# Discontinuities in the Electromagnetic Field. IEEE Press Series on Electromagnetic Wave Theory

• ID: 2176691
• Book
• 240 Pages
• John Wiley and Sons Ltd
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A multifaceted approach to understanding, calculating, and managing electromagnetic discontinuities

Presenting new, innovative approaches alongside basic results, this text helps readers better understand, calculate, and manage the discontinuities that occur within the electromagnetic field. Among the electromagnetic discontinuities explored in this volume are:

• Bounded jump discontinuities at the interfaces between two media or on the material sheets that model very thin layers

• Unbounded values at the edges of wedge–type structures

• Unbounded values at the tips of conical structures

The text examines all the key issues related to the bodies that carry the interfaces, edges, or tips, whether these bodies are at rest or in motion with respect to an observer. In addition to its clear explanations, the text offers plenty of step–by–step examples to clarify complex theory and calculations. Moreover, readers are encouraged to fine–tune their skills and knowledge by solving the text′s problem sets.

Three fundamental, classical theories serve as the foundation for this text: distributions, confluence, and the special theory of relativity. The text sets forth the fundamentals of all three of these theories for readers who are not fully familiar with them. Moreover, the author demonstrates how to solve electromagnetic discontinuity problems by seamlessly combining all three theories into a single approach.

With this text as their guide, readers can apply a unique philosophy and approach to the investigation and development of structures that have the potential to enhance the capabilities of electronics, antennas, microwaves, acoustics, medicine, and many more application areas.

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Preface ix

1. Introduction 1

2. Distributions and Derivatives in the Sense of Distribution 7

2.1 Functions and Distributions, 7

2.2 Test Functions. The Space C 0 , 9

2.3 Convergence in D, 14

2.4 Distribution, 16

2.5 Some Simple Operations in D, 21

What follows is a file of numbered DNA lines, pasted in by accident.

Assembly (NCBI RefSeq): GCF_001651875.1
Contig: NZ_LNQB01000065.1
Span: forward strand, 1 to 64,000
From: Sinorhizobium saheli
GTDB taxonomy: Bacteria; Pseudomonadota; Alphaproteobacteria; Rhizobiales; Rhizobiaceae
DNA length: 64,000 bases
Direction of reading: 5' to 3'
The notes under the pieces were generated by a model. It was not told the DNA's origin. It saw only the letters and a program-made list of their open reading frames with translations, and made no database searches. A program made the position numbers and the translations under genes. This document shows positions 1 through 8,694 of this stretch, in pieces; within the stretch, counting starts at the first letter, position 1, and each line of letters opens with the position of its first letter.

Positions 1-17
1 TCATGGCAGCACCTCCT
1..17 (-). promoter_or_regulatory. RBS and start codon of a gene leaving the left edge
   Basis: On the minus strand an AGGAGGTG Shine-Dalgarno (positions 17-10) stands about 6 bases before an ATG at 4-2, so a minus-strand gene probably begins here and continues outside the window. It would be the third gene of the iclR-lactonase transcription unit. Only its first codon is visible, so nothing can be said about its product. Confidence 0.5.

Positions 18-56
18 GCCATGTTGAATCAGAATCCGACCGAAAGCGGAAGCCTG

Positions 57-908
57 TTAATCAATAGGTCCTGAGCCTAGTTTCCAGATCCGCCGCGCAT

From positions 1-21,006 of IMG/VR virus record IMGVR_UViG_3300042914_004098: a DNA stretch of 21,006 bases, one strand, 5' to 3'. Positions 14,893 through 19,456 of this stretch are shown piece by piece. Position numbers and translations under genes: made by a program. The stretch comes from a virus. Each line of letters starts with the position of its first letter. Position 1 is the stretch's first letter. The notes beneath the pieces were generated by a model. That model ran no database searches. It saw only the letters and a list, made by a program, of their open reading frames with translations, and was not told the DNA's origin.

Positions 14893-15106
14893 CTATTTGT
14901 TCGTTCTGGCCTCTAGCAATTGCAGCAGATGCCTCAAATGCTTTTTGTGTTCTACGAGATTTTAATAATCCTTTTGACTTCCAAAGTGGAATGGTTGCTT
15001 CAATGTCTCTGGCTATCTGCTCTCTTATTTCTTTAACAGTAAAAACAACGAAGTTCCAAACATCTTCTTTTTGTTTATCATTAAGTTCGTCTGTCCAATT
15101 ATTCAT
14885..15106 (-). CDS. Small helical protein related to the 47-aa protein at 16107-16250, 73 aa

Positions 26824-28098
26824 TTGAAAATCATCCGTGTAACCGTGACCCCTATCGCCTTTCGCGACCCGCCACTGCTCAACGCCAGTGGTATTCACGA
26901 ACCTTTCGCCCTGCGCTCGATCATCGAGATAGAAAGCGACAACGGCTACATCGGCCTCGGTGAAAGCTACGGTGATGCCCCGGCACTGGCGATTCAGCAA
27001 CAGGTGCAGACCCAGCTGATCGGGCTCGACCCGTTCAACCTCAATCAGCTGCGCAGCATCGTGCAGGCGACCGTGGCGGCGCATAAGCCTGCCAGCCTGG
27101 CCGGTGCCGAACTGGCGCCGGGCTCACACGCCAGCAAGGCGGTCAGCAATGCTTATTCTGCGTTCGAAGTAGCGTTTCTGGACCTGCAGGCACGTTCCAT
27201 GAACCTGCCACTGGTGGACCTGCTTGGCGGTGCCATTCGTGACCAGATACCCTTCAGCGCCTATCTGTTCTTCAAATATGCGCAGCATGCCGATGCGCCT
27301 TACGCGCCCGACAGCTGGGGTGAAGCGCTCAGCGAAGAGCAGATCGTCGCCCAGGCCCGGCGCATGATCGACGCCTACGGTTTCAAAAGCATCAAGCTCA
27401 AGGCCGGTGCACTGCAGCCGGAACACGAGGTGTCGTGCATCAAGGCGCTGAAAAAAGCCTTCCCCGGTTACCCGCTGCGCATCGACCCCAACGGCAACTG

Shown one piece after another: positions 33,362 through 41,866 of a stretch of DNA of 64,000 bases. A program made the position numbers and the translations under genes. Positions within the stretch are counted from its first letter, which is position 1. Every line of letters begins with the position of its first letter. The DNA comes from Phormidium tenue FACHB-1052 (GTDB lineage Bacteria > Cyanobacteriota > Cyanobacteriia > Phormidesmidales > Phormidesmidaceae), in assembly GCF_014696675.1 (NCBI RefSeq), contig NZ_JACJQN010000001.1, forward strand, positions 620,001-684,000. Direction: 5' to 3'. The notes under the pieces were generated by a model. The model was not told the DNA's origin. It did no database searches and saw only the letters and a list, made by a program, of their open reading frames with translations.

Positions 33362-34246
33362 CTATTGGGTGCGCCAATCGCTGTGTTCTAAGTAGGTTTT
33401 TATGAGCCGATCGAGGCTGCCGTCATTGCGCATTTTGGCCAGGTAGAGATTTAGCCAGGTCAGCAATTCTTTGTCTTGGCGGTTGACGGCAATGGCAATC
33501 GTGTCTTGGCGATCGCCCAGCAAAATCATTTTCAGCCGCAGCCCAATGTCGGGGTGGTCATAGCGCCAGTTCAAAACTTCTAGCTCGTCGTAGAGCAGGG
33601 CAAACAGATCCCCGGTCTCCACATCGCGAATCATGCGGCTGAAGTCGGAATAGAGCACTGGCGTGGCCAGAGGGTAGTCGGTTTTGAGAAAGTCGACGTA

2.5.1 Multiplication by a Real Number or a Function, 21

2.5.2 Translation and Rescaling, 21

2.5.3 Derivation of a Distribution, 22

2.6 Order of a Distribution, 26

2.7 The Support of a Distribution, 31

2.8 Some Generalizations, 33

2.8.1 Distributions on Multidimensional Spaces, 33

2.8.2 Vector–Valued Distributions, 38

3. Maxwell Equations in the Sense of Distribution 49

3.1 Maxwell Equations Reduced into the Vacuum, 49

3.1.1 Some Simple Examples, 53

3.2 Universal Boundary Conditions and Compatibility Relations, 54

3.2.1 An Example. Discontinuities on a Combined Sheet, 57

3.3 The Concept of Material Sheet, 59

3.4 The Case of Monochromatic Fields, 62

3.4.1 Discontinuities on the Interface Between Two

Simple Media that Are at Rest, 64

4. Boundary Conditions on Material Sheets at Rest 67

4.1 Universal Boundary Conditions and Compatibility Relations for a Fixed Material Sheet, 67

4.2 Some General Results, 69

4.3 Some Particular Cases, 70

4.3.1 Planar Material Sheet Between Two Simple Media, 70

4.3.2 Cylindrically or Spherically Curved Material Sheet Located Between Two Simple Media, 91

4.3.3 Conical Material Sheet Located Between Two Simple Media, 93

5. Discontinuities on a Moving Sheet 109

5.1 Special Theory of Relativity, 110

5.1.1 The Field Created by a Uniformly Moving Point Charge, 112

5.1.2 The Expressions of the Field in a Reference System Attached to the Charged Particle, 114

5.1.3 Lorentz Transformation Formulas, 115

5.1.4 Transformation of the Electromagnetic Field, 118

5.2 Discontinuities on a Uniformly Moving Surface, 120

5.2.1 Transformation of the Universal Boundary Conditions, 123

5.2.2 Transformation of the Compatibility Relations, 126

5.2.3 Some Simple Examples, 126

5.3 Discontinuities on a Nonuniformly Moving Sheet, 138

5.3.1 Boundary Conditions on a Plane that Moves in a Direction Normal to Itself, 139

5.3.2 Boundary Conditions on the Interface of Two Simple Media, 143

6. Edge Singularities on Material Wedges Bounded by Plane Boundaries 149

6.1 Introduction, 149

6.2 Singularities at the Edges of Material Wedges, 153

6.3 The Wedge with Penetrable Boundaries, 154

6.3.1 The H Case, 156

6.3.2 The E Case, 171

6.4 The Wedge with Impenetrable Boundaries, 174

6.5 Examples. Application to Half–Planes, 175

6.6 Edge Conditions for the Induced Surface Currents, 176

7. Tip Singularities at the Apex of a Material Cone 179

7.1 Introduction, 179

7.2 Algebraic Singularities of an H–Type Field, 185

7.2.1 Contribution of the Energy Restriction, 185

7.2.2 Contribution of the Boundary Conditions, 186

7.3 Algebraic Singularities of an E–Type Field, 191

7.4 The Case of Impenetrable Cones, 193

7.5 Confluence and Logarithmic Singularities, 195

7.6 Application to some Widely used Actual Boundary Conditions, 197

7.7 Numerical Solutions of the Transcendental Equations Satisfied by the Minimal Index, 200

7.7.1 The Case of Very Sharp Tip, 200

7.7.2 The Case of Real–Valued Minimal v, 201

7.7.3 A Function–Theoretic Method to Determine Numerically the Minimal v, 203

8. Temporal Discontinuities 209

8.1 Universal Initial Conditions, 209

8.2 Linear Mediums in the Generalized Sense, 211

8.3 An Illustrative Example, 212

References 215

Index 219

IEEE Press Series on Electromagnetic Wave Theory

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